First of all, type-C devices are allowed a current of up to 3 amps at the standard voltage of 5 volts, so that up to 15 watts are available here. In addition, the USB Power Delivery Specification (USB PD) allows a variable supply voltage via the USB interface – and on top of that increases the maximum permissible current strength to 5 amps.
So that not every manufacturer cooks its own charging soup, the USB-IF has defined five profiles that range from 5 volts at 2 amps to 20 volts at 5 amps (see also the following figure on the right). USB C allows a power consumption of up to 100 watts – enough juice to quickly fill up the batteries of power-hungry notebooks.
Powerful charging function: With USB Type C, the maximum possible power consumption increases to up to 100 watts.
Since the demands on the adapter, cables and plug connections also increase due to the higher voltage and current, new logo elements on the USB-C sockets are intended to provide orientation for ordinary Otto users: Only if the Tempo logo is in a battery with a black background The USB-C port USB PD is embedded. You will only get the fastest data connection and maximum charging current if the right logo is emblazoned on the USB adapter or cable in the following figure.
The battery symbol shows what speed the USB-C socket can handle and whether it supports USB Power Delivery
Drilled data line
Type C also improves the functionality of the USB interface in a revolutionary way: audio and video data can now also be transmitted via a USB-C connection – and this in parallel with the USB data and charging current. USB C supports the transmission protocols of DisplayPort, PCI Express & Thunderbolt. You already guessed it, there are also more logos for the additional functions of USB C. If the connection, adapter or cable is capable of parallel transmission via DisplayPort, the corresponding logo (on the right in the image below) should be emblazoned on the USB-C connector, with Thunderbolt 3 it is the lightning symbol.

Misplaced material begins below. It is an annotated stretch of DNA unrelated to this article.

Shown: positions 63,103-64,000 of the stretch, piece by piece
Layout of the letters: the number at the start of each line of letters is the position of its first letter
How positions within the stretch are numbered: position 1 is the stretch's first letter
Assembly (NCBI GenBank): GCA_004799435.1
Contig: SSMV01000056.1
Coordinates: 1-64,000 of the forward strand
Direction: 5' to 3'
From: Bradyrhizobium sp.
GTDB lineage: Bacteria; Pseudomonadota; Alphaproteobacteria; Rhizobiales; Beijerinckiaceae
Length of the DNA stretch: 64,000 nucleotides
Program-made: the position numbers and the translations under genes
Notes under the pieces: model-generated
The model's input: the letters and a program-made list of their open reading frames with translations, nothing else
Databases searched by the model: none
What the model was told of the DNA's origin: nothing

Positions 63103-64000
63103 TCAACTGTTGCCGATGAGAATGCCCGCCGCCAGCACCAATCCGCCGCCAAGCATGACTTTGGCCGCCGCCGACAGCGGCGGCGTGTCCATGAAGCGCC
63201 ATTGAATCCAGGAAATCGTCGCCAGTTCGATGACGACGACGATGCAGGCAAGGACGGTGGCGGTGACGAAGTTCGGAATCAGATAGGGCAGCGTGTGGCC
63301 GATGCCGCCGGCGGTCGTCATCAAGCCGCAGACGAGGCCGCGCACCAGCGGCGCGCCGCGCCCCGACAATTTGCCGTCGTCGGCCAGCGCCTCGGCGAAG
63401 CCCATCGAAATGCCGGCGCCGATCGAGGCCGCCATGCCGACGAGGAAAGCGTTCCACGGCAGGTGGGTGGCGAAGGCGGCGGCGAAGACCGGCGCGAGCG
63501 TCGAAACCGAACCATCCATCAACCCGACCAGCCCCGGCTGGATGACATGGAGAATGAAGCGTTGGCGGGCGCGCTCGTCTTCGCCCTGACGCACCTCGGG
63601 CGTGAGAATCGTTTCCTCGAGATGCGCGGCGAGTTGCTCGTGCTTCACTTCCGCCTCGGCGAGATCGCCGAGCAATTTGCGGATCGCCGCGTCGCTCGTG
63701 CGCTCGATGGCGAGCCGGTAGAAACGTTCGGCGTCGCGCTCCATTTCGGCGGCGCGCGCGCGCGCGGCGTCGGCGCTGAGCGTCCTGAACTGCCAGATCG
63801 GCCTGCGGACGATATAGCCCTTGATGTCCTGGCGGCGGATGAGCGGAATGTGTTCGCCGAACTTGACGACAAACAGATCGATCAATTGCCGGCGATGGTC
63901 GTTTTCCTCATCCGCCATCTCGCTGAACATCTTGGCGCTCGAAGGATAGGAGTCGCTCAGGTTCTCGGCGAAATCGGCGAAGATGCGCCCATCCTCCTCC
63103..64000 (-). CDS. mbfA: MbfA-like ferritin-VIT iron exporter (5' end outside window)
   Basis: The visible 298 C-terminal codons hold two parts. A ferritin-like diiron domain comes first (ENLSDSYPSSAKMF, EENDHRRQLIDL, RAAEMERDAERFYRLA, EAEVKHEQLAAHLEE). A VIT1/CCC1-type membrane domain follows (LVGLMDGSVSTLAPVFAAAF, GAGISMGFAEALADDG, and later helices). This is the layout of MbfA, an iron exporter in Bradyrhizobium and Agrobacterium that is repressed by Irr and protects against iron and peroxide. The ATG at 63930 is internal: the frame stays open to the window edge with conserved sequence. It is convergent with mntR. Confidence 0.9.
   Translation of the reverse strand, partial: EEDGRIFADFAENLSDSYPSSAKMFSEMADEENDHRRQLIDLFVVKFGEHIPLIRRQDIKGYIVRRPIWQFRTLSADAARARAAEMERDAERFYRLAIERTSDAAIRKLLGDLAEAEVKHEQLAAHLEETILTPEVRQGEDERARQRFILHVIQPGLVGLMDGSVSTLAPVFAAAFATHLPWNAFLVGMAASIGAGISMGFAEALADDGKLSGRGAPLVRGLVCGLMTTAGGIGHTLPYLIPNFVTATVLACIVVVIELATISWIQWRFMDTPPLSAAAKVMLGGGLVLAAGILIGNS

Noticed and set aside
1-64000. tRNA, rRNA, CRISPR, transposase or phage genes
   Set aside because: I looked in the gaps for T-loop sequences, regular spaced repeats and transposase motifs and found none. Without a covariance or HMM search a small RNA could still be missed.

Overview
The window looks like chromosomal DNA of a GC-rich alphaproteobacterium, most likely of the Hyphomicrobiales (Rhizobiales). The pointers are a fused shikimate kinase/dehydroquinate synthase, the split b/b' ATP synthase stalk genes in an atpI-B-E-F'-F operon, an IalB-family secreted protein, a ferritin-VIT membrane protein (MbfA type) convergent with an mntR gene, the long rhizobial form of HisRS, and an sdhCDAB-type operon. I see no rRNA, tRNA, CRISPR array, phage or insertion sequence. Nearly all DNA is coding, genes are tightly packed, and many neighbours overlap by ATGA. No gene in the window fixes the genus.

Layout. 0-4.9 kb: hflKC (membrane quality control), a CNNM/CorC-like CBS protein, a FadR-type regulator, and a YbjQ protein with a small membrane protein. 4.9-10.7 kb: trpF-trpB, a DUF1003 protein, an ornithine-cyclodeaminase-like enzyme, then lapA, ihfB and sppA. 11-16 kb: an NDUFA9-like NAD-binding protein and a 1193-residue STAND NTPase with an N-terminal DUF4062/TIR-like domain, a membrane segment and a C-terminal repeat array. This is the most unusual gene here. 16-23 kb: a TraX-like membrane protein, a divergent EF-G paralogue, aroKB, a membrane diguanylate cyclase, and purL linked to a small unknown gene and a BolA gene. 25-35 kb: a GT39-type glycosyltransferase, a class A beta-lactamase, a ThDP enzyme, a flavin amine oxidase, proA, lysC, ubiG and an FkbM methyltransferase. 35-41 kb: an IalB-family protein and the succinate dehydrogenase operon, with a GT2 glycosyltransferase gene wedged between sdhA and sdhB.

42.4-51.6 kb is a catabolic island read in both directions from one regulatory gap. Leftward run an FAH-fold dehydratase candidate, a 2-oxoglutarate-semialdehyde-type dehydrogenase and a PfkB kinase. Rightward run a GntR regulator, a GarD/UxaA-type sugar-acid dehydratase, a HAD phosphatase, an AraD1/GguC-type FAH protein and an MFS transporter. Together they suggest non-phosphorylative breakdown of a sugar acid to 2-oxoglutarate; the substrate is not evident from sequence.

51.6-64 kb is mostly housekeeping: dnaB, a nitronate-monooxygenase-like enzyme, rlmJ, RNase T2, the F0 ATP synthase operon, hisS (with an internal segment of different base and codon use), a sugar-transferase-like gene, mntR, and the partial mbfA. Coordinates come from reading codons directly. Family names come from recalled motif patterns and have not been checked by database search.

Thunderbolt (left) or DisplayPort: USB C also knows logos for additional protocols for parallel audio and video transmission.
However, all the USB-C logos have one catch: the symbols can be combined as desired, so that crystal-clear information about all the capabilities of a USB-C port would be possible. However, the USB-IF does not prescribe the use of all logos in a binding (or better: compulsory) way. You must therefore assume that the manufacturers of USB-C devices with a lean range of functions will also use the logos sparingly.
In this case, you have no choice but to take a very close look at the device specifications. Thunderbolt is the only exception: a flash on a USB-C connection guarantees the full range of Thunderbolt 3 speed including “SuperSpeed ++” speed and DisplayPort and power delivery support.
A look into the near future: USB 4
After Intel released the license for Thunderbolt 3 in March 2019, the USB-IF adopted the final USB 4 specification in September – it is based on the Thunderbolt 3 protocol. The backward compatibility with USB 2.0 to USB 3.2 is not lost. The speed with USB 4 doubles again to up to 40 Gigabit / s (5 Gigabyte / s), but only if it says “USB 4 Gen 3×2”. Because according to the specification, USB-4 hardware only needs to achieve the current maximum speed (USB 3.2. Gen 2×2) of 20 GBits / s. What definitely remains is the mechanical connection: USB Type C.